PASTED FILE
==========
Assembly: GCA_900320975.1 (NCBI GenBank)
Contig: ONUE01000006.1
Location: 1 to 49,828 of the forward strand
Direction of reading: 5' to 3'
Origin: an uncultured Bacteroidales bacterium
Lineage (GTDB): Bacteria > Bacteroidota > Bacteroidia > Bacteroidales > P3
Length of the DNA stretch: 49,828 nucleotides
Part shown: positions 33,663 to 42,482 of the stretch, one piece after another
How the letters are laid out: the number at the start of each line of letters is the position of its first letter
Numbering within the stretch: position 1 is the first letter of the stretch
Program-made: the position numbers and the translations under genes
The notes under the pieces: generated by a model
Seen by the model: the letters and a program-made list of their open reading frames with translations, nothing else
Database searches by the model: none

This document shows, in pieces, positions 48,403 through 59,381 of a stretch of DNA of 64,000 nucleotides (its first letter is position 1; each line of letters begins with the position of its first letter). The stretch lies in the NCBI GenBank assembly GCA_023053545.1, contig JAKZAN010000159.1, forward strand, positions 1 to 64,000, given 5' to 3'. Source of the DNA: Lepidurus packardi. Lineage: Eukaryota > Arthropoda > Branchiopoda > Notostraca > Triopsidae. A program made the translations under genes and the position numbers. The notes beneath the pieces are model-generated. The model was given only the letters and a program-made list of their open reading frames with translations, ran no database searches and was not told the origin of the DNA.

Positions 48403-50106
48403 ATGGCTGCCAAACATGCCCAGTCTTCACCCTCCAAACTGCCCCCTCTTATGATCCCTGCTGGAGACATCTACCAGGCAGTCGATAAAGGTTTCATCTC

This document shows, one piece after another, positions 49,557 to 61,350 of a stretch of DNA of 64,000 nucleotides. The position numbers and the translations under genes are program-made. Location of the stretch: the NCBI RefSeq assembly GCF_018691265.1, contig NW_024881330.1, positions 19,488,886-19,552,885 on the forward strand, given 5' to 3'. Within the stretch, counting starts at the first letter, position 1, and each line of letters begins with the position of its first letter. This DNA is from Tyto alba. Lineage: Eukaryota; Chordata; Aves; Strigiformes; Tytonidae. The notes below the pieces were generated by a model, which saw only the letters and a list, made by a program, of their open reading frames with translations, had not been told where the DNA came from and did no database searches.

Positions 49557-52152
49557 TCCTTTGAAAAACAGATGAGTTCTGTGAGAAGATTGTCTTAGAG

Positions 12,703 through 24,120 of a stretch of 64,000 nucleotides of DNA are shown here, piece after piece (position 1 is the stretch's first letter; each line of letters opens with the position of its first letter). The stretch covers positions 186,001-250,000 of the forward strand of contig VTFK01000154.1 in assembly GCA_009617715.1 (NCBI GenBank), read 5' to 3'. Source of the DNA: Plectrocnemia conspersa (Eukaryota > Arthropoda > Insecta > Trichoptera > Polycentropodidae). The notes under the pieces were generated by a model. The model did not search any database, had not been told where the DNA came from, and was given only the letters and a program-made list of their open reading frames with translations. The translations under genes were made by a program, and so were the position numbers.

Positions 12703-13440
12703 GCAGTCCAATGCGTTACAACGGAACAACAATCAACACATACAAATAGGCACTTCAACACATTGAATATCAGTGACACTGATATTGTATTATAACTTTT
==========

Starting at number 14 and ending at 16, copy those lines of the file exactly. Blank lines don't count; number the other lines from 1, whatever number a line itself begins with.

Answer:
Database searches by the model: none

This document shows, in pieces, positions 48,403 through 59,381 of a stretch of DNA of 64,000 nucleotides (its first letter is position 1; each line of letters begins with the position of its first letter). The stretch lies in the NCBI GenBank assembly GCA_023053545.1, contig JAKZAN010000159.1, forward strand, positions 1 to 64,000, given 5' to 3'. Source of the DNA: Lepidurus packardi. Lineage: Eukaryota > Arthropoda > Branchiopoda > Notostraca > Triopsidae. A program made the translations under genes and the position numbers. The notes beneath the pieces are model-generated. The model was given only the letters and a program-made list of their open reading frames with translations, ran no database searches and was not told the origin of the DNA.

Positions 48403-50106